Next time: Emotion!


Picture from The New York Public Library

The Miriam and Ira D. Wallach Division of Art, Prints and Photographs: Print Collection, The New York Public Library. (1773). Cette planche représente la derniere couche des muscles…. Retrieved from

The Art of Exhibition Telling

I remember standing in the schoolyard trying to tell a joke to my sister and her friend. It was winter and we shivered with cold in our anoraks and pink-coloured mittens. I knew the joke by heart, I had practised it well, I loved the payoff – and to this day I have strong memories of their faces full of expectation. But I confused the plot hopelessly, and even before I battled my way to the end, the two of them took each other by the hand and hopped laughingly away.

Inspired by the Museumsakademie Museion21, I recently wrote my leadership values statement. My idea was to formulate as clearly as possible how I aim at influencing – thus I understand leadership – the museum world. However, what was meant as a reflection about my beliefs and principles turned out to be a formula, my formula for exhibition stories. I should not have been so surprised. Storytelling is the core of my motivation for my work – it is the heart. So the formula which I will present here bit by bit over the next days, is a lot about stories, a lot more about exhibitions and a good deal about me.


Exhibition stories = Structure + Emotion + Attitude + Magic

This formula explains my understanding of exhibitions and therefore my self-understanding as exhibition dramaturge. Like stories, exhibitions should not only consists of information but also emotions, otherwise they resemble prosaic reports. The concept of an exhibition can, like the concept of a story, be planned up to a certain point (important!) but cannot be controlled from this point on (magic!). The audience is no factor of its own in my formula because as addressees of the stories they are contained in every aspect, they are the most important entity. The most significant challenge of my work and my central responsibility is to make the stories so comprehensible and attractive that the audience can easily and willingly grasp them.

Next time: Structure!

Pieces falling into place


‘Under all this dirt the floor is really very clean.’ Thus a story of Lydia Davis begins – and ends. Such shortest short stories are the US-American author’s signature feature. I took notice of her writing when she won the Man Booker International Prize in 2013 and I bought the collection ‘Can’t and Won’t’. Reading the book I first was uncertain if I liked the texts, some amused me immensely, but many puzzled me. Something let me bear this uncertainty and the more I read, the more I enjoyed the stories. When I came to the last page, I loved the book. I could not say that I liked all stories or that I was overwhelmed even by a single one – but all in all they created a very specific story universe I really relished to tour.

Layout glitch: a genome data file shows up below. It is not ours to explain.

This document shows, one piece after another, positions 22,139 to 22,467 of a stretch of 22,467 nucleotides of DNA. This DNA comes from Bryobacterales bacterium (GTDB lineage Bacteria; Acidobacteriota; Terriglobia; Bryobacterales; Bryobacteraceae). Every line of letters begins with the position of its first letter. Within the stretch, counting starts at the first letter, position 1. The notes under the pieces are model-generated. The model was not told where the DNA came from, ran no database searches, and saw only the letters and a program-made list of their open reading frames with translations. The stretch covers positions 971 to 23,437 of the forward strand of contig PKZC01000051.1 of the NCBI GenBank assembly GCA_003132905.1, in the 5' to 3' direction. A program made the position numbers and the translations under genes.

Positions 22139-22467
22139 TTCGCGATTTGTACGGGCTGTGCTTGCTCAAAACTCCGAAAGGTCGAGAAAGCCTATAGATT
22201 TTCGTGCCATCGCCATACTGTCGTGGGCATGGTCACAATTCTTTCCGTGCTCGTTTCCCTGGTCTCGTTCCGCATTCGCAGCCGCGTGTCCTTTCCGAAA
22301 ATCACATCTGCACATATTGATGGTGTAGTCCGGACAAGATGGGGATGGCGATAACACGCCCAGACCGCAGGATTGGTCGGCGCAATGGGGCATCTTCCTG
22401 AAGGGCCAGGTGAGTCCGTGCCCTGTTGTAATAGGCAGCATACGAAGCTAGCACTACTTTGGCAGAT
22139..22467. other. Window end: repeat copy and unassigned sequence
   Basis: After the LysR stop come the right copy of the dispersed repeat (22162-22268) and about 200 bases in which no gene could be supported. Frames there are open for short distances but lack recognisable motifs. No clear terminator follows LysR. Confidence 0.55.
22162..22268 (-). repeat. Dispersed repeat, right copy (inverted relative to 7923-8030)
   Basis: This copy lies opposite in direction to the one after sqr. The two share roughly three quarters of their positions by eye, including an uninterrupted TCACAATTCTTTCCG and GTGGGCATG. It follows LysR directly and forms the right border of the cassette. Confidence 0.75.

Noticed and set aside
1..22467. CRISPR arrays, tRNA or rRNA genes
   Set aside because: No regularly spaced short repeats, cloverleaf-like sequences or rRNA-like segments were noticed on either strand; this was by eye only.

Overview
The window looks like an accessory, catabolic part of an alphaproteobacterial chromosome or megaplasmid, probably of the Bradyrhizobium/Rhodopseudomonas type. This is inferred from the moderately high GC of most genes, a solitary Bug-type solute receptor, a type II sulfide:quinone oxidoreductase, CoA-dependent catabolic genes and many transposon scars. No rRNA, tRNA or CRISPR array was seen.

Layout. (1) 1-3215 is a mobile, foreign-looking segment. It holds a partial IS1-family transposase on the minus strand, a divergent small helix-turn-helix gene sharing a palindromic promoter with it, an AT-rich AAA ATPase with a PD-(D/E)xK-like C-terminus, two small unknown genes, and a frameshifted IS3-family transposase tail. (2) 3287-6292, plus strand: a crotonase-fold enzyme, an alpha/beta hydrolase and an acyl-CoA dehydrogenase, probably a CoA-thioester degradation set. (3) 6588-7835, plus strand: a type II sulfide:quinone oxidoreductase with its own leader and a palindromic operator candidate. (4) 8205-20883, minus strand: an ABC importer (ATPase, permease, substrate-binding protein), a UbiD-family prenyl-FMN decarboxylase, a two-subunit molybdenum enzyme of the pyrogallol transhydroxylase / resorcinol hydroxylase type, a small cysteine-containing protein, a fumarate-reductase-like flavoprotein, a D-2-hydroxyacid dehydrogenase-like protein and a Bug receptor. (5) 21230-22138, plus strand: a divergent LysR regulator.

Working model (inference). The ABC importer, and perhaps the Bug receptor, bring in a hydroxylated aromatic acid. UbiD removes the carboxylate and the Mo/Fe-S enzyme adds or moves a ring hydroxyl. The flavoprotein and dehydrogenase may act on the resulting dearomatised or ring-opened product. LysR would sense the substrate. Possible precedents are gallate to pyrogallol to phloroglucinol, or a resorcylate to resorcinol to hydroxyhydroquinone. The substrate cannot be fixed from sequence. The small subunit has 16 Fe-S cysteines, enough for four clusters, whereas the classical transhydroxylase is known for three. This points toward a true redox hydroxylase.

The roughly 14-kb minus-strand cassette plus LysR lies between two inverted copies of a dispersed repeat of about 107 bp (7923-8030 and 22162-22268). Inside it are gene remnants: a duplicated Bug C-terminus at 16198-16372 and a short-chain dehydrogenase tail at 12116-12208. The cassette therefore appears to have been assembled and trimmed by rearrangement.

This experience came to my mind when I visited the exhibition ‘Gallus – a quarter and a whole’ [Gallus – ein Viertel und ein Ganzes], a participation project of the Historical Museum Frankfurt. All inhabitants of the quite diverse neighbourhood called ‘Gallus’ had been invited to take part in creating this exhibition and to contribute their view on their living space.

Painting by ARTROoM: Michaela Heidlas-May, Nicole Wächtler and Pia Grambart-Delalic

Painting by ARTROoM: Michaela Heidlas-May, Nicole Wächtler and Pia Grambart-Delalic

Wandering through the exhibition I first felt confused. I knew little about Frankfurt and nothing about the ‘Gallus’. The fact that there was neither a general introduction nor precise directions how to handle this specific exhibition tried my patience sorely. Moreover, the single exhibit units were very different, whether in relation to the topic, the form of expression or the creators (artists, children, single persons, groups…). But at a certain exhibit, suddenly it clicked and all pieces fell into place. Whereas the contributions I had seen to this point all dealt more with the Gallus of today (like the collection of crown caps and pieces of broken glass found by children on the street or the painting depicting a huge sun symbolising warmth and optimism characteristic for this quarter), this one commemorated the inmates of a concentration camp located from 1944 to 1945 in this same neighbourhood.

A collection of crown caps and broken glass

A childrens’ collection of crown caps and broken glass

The graveness of this contribution, the anchoring of the presence in this deeper historical stratum somehow helped me to locate all other parts: a system was established. Again, taken together the splinters turned into facets, a universe emerged which felt rich and interesting because of its diversity. I left the exhibition inspired and with a clue about what life in this Frankfurt neighbourhood is like.